Using a Spatial Perspective to Explore the Creation of Safe School Environments2015Conference paper (Refereed)
  • 32.
    Frelin, Anneli
    et al.
    University of Gävle, Faculty of Education and Business Studies, Department of Educational sciences, Educational science, Curriculum studies.
    Grannäs, Jan
    University of Gävle, Faculty of Education and Business Studies, Department of Educational sciences, Educational science, Curriculum studies.
    Fransson, Göran
    University of Gävle, Faculty of Education and Business Studies, Department of Educational sciences, Educational science, Curriculum studies.
    Relational Dimensions of Policy Enactment: Principals' Experiences of Relations With Newly Qualified Teachers During the Teacher Registration Reform2016Conference paper (Refereed)
    Abstract [en]

    Globalized educational reforms include registration reforms for newly qualified teachers (NQTs). As policies travel, this paper examines the Swedish example of principals’ policy enactments (Ball et al, 2012) when assessing NQTs. Questionnaire data was collected in three municipality clusters. 11 semi-structured interviews with principals were conducted in two municipalities. These were analyzed to determine whether and how the relations between principals and NTQs changed due to the teacher registration reform. The results showed some positive change in the relations and that contrary to the reform’s intentions support and assessment practices were intermingled. As the complexity of the situation was underestimated, other countries may learn from the example of a reform that led to a policy retreat.

  • 33.
    Grannäs, Jan
    University of Gävle, Department of Education and Psychology, Ämnesavdelningen för didaktik.
    Centrala begrepp - i praktiken2003In: Lek, musik, könsroller och centrala begrepp: Fyra exempel på sociala konstruktioner / [ed] Gerhard Arfwedson, Stockholm: HLS Förlag , 2003, p. 58-71Chapter in book (Other academic)
  • 34.
    Grannäs, Jan
    University of Gävle, Faculty of Education and Business Studies, Department of Culture Studies, Religious Studies and Educational Sciences.
    Democratic Education in Different Settings.2005In: The 33rd NERA (Nordic Educational Research Association) Annual Conference: , 2005Conference paper (Refereed)
  • 35.
    Grannäs, Jan
    University of Gävle, Department of Education and Psychology, Ämnesavdelningen för didaktik.
    En för alla, alla för en: ungdomar om tolerans och solidaritet i olika gruppers sociala dynamik2006In: Den mångtydiga skolan: utbildning i det postmoderna samhället / [ed] Säfström, Carl-Anders, Lund: Studentlitteratur , 2006, p. 135-150Chapter in book (Other (popular science, discussion, etc.))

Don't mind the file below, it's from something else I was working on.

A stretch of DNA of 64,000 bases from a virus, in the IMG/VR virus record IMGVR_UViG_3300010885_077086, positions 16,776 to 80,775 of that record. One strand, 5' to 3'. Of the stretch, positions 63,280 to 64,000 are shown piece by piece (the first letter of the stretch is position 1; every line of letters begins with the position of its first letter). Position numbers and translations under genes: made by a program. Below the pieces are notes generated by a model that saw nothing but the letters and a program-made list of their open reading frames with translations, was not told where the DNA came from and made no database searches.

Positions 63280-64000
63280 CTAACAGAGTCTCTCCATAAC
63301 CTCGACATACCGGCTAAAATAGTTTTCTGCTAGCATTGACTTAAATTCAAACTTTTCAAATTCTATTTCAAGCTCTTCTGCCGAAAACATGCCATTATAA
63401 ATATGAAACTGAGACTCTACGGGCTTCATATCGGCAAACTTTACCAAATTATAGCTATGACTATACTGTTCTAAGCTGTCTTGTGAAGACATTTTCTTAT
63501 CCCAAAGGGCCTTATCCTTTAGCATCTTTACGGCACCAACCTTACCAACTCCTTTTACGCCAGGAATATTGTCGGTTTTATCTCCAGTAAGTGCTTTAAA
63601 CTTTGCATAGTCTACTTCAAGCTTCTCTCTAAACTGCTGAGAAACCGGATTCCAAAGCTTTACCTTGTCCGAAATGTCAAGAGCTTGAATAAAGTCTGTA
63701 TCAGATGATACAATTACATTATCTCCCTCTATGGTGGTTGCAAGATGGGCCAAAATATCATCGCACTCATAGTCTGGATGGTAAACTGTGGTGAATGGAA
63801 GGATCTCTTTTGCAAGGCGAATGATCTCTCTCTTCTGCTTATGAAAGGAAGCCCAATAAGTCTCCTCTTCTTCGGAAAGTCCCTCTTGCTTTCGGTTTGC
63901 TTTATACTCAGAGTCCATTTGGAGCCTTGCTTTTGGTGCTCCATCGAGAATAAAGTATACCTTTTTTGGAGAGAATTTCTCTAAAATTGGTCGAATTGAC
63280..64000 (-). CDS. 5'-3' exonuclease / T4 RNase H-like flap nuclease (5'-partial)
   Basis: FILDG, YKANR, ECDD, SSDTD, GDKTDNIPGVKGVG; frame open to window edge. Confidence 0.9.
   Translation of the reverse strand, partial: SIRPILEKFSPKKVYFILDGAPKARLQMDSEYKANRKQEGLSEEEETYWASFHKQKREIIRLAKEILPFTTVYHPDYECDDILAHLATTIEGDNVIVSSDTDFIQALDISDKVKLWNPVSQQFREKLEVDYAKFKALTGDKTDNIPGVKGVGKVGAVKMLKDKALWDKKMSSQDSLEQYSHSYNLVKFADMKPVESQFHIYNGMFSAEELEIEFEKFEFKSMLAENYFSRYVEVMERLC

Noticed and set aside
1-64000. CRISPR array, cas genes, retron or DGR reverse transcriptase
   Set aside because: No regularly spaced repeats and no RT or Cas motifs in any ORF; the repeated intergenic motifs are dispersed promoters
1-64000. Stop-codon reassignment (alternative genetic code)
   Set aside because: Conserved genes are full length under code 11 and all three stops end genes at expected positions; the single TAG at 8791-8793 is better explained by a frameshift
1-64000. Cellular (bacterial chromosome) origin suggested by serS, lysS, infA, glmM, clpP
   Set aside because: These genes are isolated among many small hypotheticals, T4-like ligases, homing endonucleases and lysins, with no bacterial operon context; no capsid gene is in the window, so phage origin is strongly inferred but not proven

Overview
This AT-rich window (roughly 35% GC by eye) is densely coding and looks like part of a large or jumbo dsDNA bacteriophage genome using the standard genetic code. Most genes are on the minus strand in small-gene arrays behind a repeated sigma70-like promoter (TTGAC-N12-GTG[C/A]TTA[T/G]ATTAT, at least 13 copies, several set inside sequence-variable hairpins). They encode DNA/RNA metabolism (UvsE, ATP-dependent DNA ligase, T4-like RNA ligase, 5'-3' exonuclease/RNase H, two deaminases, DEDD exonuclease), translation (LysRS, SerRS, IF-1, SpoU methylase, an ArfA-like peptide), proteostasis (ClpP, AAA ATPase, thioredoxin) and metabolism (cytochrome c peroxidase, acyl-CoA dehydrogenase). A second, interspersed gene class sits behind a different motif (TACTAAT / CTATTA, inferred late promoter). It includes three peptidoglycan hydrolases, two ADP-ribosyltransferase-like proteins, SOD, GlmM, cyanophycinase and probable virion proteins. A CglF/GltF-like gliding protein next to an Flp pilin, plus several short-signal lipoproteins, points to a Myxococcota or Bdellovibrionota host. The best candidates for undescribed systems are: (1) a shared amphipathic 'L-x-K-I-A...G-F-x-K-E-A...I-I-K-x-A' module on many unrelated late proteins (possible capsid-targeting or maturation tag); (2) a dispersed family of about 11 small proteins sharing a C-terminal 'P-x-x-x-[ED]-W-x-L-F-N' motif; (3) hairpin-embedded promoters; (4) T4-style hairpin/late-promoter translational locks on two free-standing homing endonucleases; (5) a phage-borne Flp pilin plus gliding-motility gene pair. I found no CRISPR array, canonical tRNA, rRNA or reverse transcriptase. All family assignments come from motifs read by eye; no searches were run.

• 36.
    Grannäs, Jan
    University of Gävle, Faculty of Education and Business Studies, Department of Culture Studies, Religious Studies and Educational Sciences, Curriculum studies.
    Framtidens demokratiska medborgare: Om ungdomar, medborgarskap och demokratifostran i svensk skola2011Doctoral thesis, monograph (Other academic)
    Abstract [en]

    This thesis attempts to deepen our understanding of the democratic assignment for Swedish schools. The school is a public space that all children and youth are a part of which gives it a prominent opportunity for fostering democratic citizens of the future. The purpose of the study is to increase the knowledge of this assignment, based on the students’ stories of how they experience it. The theoretical framework draws upon a spatial perspective and educational theory inspired by a radical view of democracy. A multiple case study was conducted based on three cases, chosen in order to achieve socioeconomic variation. A mixed method approach has been applied to the study: interviews, observations, documents and quantitative data have been analyzed using a thematic analysis framework. The results show that the democratic assignment of schools is complex and filled with legal, social, ideological, and ethical tensions. For the purpose of creating a school environment that meets the democratic assignment, systematic work and guidelines for school personnel, students, and parents appear to be necessary. The study has clearly shown that the conditions for the democratic assignment may differ markedly between schools and that peer socialization is of great importance for the outcome. The influence and potential of diversity on the democratic assignment of schools is clear. From a curriculum micro perspective, the study has brought attention to how the view of the (non-)competent student is relevant for the democratic assignment, as well as the bases on which this notion of (non-)competence rest. It is suggested that the view of the democratic assignment is extended, from a narrow focus on democratic decision-making processes to a wider focus that also takes into account the ongoing everyday negotiation processes between teachers and students that have impact on what is perceived as political action and democratic arenas.

  • 37.
    Grannäs, Jan
    University of Gävle, Department of Education and Psychology, Ämnesavdelningen för didaktik.
    Not yet a democratic citizen?: young people and the transition from becoming to being a democratic citizen2009In: 11th CiCe Annual Conference: "Human Rights and Citizenship Education": School of Teacher Education, Malmö University, Sweden, from the 21st to the 23rd of May 2009, 2009Conference paper (Refereed)